Sparkling so naturally on the diamond, Cal Ripken Jr. and Jennie Finch share so much in common with their respective careers in baseball and softball.
The two special guests Tuesday afternoon at the tournament park he owns in Myrtle Beach, The Ripken Experience, spoke about the sport’s value in connecting with youth, and with fans locally, nationwide and globally. Fielding questions from chairs on a sunny ball field, they each detailed how growing up in nurturing families, with their mother’s vital, special touch, helped set their base lines for lives in ball.
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A two-time Olympian with a gold medal from 2004, Finch grew up with two older brothers playing baseball. She got into softball when growing up in California, where the family had season tickets to Los Angeles Dodgers games. With a “die-hard” fan in her mom, Finch called her “the backbone.” Her journey in softball begun before age 10. She also helped pitch the University of Arizona to a national title in 2001.
Ripken, a Baseball Hall of Fame infielder who played all 21 Major League years with the Baltimore Orioles in his home state — including a record 2,632 consecutive games — said baseball occupied constant conversation in his household all day long and at the dinner table. With his late father, Cal Ripken Sr., at work, and so much on the road, during 37 years with the Orioles — as a player, coach and manager — Ripken Jr. also gave his “backbone” credit to his mother, who never compounded childhood pressure, but instead comforted him with her routine of watching from a chair she would set up “down the left field line.”
With brother Billy Ripken having spent 12 seasons in the majors and son Ryan Ripken — a third generation in the Orioles’ organization — set to play for the Aberdeen (Md.) IronBirds short-season-A affiliate in the New York-Penn League this summer, Cal Ripken Jr. said he understands the value of reminding parents who cheer on their youth. That entails letting them develop the right skills for use athletically, and off the field, which together, Finch said, build “a journey” for life.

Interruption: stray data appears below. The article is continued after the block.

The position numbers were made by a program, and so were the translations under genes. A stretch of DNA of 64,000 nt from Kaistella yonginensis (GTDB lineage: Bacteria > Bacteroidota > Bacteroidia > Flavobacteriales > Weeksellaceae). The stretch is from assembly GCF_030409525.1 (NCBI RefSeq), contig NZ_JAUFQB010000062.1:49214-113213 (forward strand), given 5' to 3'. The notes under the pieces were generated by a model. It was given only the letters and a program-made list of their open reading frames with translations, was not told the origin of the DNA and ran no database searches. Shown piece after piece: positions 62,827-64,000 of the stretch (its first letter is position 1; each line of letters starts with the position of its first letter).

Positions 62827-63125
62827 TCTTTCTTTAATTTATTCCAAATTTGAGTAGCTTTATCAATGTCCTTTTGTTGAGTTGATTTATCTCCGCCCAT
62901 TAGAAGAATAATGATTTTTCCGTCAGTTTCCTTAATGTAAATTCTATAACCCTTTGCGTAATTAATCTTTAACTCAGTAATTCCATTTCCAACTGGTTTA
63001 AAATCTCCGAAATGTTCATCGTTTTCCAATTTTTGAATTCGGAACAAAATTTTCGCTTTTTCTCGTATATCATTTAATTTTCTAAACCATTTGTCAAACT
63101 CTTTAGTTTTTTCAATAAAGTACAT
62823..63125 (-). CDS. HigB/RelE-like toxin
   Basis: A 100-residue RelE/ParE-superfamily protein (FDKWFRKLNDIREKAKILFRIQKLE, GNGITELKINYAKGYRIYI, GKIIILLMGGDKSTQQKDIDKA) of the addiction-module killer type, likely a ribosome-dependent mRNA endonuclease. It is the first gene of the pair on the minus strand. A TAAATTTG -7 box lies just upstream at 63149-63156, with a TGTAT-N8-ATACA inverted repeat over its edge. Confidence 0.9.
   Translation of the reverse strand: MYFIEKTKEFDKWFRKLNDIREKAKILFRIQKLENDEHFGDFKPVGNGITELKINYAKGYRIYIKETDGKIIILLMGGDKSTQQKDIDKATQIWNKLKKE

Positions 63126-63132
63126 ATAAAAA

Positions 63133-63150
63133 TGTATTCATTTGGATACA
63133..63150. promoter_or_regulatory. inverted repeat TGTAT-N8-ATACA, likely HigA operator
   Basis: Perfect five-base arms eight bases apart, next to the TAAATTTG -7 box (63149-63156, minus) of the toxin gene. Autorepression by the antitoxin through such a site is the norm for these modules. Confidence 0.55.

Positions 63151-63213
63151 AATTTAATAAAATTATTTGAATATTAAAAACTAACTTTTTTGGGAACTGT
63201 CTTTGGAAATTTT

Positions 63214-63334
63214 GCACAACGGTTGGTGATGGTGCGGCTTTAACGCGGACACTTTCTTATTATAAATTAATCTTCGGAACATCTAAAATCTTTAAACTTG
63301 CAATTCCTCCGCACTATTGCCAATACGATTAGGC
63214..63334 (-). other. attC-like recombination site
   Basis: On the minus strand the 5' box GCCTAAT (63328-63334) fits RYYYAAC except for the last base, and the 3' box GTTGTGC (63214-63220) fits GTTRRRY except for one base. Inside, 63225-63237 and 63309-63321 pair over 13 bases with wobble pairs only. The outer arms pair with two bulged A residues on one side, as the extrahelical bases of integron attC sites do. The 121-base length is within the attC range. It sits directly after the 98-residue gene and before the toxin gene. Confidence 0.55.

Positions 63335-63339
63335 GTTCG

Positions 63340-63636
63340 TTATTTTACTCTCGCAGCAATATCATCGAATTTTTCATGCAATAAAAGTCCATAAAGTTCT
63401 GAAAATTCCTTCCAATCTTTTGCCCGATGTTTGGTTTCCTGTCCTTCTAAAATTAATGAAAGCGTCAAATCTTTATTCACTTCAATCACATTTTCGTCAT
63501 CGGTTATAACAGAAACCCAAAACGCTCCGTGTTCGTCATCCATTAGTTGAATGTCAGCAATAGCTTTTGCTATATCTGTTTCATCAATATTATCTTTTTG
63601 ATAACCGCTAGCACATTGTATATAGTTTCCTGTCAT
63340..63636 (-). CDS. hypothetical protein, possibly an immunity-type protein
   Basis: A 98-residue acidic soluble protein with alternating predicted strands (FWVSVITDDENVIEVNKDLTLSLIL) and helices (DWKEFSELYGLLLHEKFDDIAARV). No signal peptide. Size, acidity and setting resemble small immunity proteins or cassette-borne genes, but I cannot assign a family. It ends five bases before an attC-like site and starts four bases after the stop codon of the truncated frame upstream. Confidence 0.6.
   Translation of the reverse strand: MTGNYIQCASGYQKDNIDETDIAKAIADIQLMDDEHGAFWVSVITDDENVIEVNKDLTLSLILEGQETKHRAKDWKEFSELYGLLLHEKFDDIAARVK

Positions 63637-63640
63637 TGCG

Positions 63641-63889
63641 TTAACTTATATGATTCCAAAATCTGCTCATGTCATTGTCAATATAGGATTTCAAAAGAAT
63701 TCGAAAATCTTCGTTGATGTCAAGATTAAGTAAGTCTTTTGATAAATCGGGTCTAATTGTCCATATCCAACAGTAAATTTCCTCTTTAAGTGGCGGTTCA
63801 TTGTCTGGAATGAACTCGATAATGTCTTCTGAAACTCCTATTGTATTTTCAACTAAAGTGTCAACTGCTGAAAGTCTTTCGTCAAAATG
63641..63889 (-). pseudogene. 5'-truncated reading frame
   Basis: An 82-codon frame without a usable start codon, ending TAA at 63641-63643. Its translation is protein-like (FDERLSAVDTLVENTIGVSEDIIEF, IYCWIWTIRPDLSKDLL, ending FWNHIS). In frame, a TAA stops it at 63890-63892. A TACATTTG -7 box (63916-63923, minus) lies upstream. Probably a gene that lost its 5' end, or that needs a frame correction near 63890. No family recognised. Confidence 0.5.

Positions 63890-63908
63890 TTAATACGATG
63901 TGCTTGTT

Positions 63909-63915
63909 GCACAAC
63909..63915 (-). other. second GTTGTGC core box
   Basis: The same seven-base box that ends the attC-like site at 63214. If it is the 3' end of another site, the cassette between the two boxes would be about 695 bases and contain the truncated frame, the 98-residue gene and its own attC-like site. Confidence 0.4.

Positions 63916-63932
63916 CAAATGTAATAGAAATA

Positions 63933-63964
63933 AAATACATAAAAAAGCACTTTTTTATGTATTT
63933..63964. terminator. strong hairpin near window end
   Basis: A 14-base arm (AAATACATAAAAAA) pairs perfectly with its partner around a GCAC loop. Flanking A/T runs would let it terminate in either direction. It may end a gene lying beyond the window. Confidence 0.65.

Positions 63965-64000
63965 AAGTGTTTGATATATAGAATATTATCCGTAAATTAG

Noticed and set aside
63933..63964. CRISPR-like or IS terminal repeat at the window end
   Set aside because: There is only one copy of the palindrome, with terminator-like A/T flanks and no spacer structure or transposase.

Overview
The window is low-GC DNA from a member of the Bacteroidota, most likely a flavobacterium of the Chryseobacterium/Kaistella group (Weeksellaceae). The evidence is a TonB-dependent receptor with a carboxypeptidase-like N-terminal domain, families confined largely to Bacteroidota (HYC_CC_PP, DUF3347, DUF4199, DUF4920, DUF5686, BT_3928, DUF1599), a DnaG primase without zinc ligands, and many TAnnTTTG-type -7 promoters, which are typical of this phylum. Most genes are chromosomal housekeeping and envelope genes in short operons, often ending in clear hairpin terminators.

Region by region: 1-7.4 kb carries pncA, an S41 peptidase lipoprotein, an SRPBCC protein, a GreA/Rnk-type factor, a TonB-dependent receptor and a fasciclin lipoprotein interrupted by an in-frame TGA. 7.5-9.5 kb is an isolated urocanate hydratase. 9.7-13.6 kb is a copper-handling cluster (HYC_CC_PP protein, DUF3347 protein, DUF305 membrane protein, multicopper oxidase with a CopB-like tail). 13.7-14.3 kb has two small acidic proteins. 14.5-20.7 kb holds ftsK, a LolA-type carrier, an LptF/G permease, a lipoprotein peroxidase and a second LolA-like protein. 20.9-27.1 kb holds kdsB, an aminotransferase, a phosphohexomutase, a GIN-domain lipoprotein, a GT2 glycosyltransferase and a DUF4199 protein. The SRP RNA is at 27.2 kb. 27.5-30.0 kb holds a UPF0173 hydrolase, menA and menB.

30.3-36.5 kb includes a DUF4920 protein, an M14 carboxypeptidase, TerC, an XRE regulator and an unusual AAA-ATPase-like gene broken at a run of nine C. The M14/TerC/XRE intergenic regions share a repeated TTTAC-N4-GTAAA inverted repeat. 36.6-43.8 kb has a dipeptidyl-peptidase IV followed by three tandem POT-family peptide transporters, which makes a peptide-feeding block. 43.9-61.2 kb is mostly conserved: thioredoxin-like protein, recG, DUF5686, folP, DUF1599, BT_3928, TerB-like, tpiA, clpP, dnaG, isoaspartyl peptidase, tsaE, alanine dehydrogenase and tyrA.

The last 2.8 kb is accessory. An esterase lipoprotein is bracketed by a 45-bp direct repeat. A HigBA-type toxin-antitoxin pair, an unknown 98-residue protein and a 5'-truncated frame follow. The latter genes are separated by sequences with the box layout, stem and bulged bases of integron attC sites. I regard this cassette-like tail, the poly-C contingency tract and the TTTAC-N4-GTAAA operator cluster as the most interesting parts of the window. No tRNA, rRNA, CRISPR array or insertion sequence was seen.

In light of the higher TV ratings as the Chicago Cubs rallied from a 3-1 deficit to win the World Series in November, and college and professional softball gaining traction on network TV, Finch, who also played National Pro Fastpitch softball, said she’s “thrilled” by the extended exposure of America’s pastime.
Ripken, lending his voice for color on TBS game telecasts in this decade, thought back to his Major League breakthrough in the early 1980s, when weekly games and some local coverage gave fans their lone TV outlet to see their favorite teams. He said the high-tech access today gives fans and aspiring players in-depth ways to “see how shortstops and third basemen make plays, and hitters hit,” all the while giving “you ideas” on improving.
Earning a spot in the daily roundups of “Top 10 plays” for which ESPN stays well known, results, Ripken said, not from better gloves or throws, but applying more “creativity” on the diamond.
With the multicultural bridging that baseball and softball continue making worldwide, Finch said competitive softball afforded her the ticket to see the United States and the world, with trips to play in lands with different traditions and cultures, and see other “styles of play.” Ripken said baseball fans in Japan reflect their own fervor for the game. He and Finch also agreed that the field makes room for players in all sizes, shapes, strength levels and skill sets.
Asked for the greatest attribute each wants to espouse, Ripken stressed “work ethic,” how “hard work,” proving “how good you are,” can “take you places.”
Finch said she see keys in “consistency, through good and bad times,” and with heart and devotion as a person, “being the same player every day.”